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China’s social media vending machine, Li Jiaqi, suddenly returns after mysterious absence, just in time for major retail success

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Chinese online influencer “Austin” Li Jiaqi, left, appears in a video on one of his social media accounts touting a Wall’s ice cream product.

Beijing — It had been more than 100 days since Li Jiaqi, one of China’s most prominent and profitable social media influencers and salespeople, was abruptly interrupted during a live stream on June 3. , just a day before the anniversary of the 1989 crackdown on student protesters in Tiananmen Square.

Many Chinese internet users suspected that Li was promoting a tank-shaped ice cream on his channel was the trigger for the sudden shutdown. Tanks have become a symbol of the Communist Party’s repression of Chinese civilians since troops used them during that deadly crackdown, and any mention of them, even ice cream cones that vaguely resemble them, are extremely sensitive around the June 4 anniversary.

On Tuesday night, Li suddenly reappeared, selling a range of innocuous products to an eager online audience who quickly welcomed him back. Again, no explanation was given for his sudden disappearance or his re-emergence.

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Chinese social media influencer and sales force Li Jiaqi, left, appears next to a co-host during his first sales session for an e-commerce platform owned by Alibaba since he disappeared without explanation more than 100 days earlier, September 21, 2022.

Taobao/Li Jiaqi


According to Chinese media, Li’s return session, which was streamed on a website owned by Alibaba – a Chinese Amazon equivalent – and other social media platforms, was viewed more than 60 million times and sold an estimated $18 million worth of products.

Li, who also goes by the westernized name Austin, was greeted warmly by his army of fans as some Chinese speculated online that any individual with the unique power to boost retail sales so significantly was simply too valuable to the Chinese economy to keep quiet. to be imposed for a long time.


China enforces new round of COVID lockdowns and rules

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China’s economic engine is still largely at a standstill as the government adheres to strict “zero COVID” policywhich severely restricts the movement of goods and people in large areas if even a few cases of coronavirus are detected.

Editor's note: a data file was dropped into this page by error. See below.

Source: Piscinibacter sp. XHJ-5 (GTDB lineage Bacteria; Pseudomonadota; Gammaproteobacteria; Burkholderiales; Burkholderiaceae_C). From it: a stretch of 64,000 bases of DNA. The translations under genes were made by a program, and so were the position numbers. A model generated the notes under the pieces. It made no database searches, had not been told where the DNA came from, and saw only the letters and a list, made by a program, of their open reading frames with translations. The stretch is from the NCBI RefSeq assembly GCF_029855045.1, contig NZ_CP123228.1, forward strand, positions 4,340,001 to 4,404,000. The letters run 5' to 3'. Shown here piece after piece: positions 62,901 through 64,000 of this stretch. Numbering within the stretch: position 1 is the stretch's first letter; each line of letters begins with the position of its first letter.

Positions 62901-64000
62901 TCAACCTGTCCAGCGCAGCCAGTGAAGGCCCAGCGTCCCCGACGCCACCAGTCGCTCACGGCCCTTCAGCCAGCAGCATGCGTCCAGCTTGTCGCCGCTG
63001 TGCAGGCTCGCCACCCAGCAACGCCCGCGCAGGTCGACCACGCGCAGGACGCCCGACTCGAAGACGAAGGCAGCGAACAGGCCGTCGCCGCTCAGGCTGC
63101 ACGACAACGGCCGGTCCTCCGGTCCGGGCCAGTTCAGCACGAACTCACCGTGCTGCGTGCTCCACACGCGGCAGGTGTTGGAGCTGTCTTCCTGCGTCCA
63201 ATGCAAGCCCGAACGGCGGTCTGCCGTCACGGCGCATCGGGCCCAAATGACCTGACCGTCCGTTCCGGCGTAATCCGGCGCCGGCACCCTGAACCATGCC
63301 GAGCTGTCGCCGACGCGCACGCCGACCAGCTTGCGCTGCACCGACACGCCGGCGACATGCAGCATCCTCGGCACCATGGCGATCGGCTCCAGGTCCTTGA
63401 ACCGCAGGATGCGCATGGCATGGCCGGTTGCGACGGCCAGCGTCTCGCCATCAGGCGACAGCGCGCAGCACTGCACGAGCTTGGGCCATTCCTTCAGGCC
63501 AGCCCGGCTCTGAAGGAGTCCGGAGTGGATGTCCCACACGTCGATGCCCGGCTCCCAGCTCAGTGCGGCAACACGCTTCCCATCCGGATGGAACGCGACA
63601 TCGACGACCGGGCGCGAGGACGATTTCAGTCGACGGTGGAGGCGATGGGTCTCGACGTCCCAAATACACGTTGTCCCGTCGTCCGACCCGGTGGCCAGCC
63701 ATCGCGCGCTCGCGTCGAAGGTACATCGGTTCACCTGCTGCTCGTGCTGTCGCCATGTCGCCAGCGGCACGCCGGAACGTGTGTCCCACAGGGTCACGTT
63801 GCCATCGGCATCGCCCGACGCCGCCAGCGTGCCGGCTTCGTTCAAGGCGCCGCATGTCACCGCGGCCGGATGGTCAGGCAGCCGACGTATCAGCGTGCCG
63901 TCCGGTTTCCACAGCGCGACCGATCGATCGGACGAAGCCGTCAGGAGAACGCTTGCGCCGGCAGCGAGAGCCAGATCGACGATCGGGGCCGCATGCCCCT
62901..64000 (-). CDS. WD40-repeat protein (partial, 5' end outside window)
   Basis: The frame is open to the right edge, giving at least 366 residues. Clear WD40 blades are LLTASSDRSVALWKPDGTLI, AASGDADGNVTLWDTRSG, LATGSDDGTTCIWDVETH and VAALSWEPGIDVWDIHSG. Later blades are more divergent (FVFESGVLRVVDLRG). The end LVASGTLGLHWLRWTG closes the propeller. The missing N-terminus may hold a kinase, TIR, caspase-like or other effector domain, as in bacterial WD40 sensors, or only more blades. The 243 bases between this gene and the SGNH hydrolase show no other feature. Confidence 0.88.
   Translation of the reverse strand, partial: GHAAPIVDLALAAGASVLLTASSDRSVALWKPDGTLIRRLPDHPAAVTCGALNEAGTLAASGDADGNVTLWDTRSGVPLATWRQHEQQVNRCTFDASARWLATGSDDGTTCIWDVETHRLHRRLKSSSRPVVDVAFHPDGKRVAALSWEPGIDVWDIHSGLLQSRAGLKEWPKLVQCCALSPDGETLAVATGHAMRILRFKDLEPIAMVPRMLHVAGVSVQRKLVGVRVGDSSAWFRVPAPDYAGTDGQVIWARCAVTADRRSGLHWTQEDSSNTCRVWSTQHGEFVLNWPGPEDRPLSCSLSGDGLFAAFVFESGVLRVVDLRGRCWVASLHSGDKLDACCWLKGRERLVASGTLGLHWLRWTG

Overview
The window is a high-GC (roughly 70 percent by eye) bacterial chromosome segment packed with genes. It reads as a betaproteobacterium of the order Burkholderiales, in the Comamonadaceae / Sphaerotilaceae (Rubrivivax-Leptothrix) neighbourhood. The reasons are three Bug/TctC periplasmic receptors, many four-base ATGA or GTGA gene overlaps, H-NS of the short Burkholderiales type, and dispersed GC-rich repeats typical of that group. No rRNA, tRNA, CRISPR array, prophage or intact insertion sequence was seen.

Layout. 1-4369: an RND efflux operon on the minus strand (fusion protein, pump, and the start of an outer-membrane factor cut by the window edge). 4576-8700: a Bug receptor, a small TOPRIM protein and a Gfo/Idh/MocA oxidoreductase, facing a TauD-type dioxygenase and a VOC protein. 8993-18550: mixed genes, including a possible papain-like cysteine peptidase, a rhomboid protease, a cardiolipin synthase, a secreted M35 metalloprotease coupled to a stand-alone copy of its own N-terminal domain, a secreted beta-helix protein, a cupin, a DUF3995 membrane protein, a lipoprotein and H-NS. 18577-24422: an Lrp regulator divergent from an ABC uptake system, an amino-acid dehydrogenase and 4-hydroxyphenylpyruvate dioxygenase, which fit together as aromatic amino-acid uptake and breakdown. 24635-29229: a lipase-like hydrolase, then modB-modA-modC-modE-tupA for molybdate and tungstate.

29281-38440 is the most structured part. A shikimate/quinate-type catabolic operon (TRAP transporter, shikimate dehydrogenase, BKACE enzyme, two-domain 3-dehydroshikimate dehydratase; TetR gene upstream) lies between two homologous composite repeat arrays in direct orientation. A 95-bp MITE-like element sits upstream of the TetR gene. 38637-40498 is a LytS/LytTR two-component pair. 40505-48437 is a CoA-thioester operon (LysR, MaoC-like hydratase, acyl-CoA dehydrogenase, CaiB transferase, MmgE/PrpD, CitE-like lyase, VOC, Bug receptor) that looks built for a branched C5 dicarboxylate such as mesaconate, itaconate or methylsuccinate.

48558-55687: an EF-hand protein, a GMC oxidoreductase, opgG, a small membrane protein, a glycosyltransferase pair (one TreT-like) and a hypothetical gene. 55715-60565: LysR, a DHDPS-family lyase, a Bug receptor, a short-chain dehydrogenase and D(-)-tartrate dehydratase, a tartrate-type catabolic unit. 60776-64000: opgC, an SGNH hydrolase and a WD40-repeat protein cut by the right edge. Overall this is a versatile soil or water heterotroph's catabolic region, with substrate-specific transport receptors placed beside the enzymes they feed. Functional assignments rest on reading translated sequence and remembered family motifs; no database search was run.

Ongoing lockdowns and other COVID restrictions allow consumers to significantly reduce their offline spending, according to a Fitch Ratings report.

Many had hoped that those people would instead turn to China’s online retail giants, such as Alibaba and JD.com. Those companies have also suffered as the world collectively suffers from the economic contraction and rising energy prices. In the second quarter, Alibaba, where Li has helped bring in billions in sales for years, posted his first ever flat year-over-year sales growth.

Things are going so bad that the company plans to launch an annual discount bonanza early. The “Singles’ Day” shopping spree takes place every year around November 11 – or 11/11, with all on the date representing lonely people. This year, according to the South China Morning Post, which is owned by Alibaba, it starts weeks earlier than usual in an effort to boost sales.


Chinese e-commerce giant Alibaba pulls in billions in Singles Day sales

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The holiday was originally launched in 2009, touted by the shopping giant as an “anti-Valentine’s Day” event for singles to indulge themselves. But it has been widely adopted by e-commerce sites as a sales event, with numbers eclipsing Cyber ​​Monday.

However, the event has lost some of its initial luster, and with the economic conditions as they are this year, executives at Alibaba and other online retailers are hoping social media influencers can persuade Chinese consumers to give up more of their money.

And while the world may never know exactly what hastened Li’s sudden return to the online retail space, many store executives will probably be even happier than his consumer fans to have him back.

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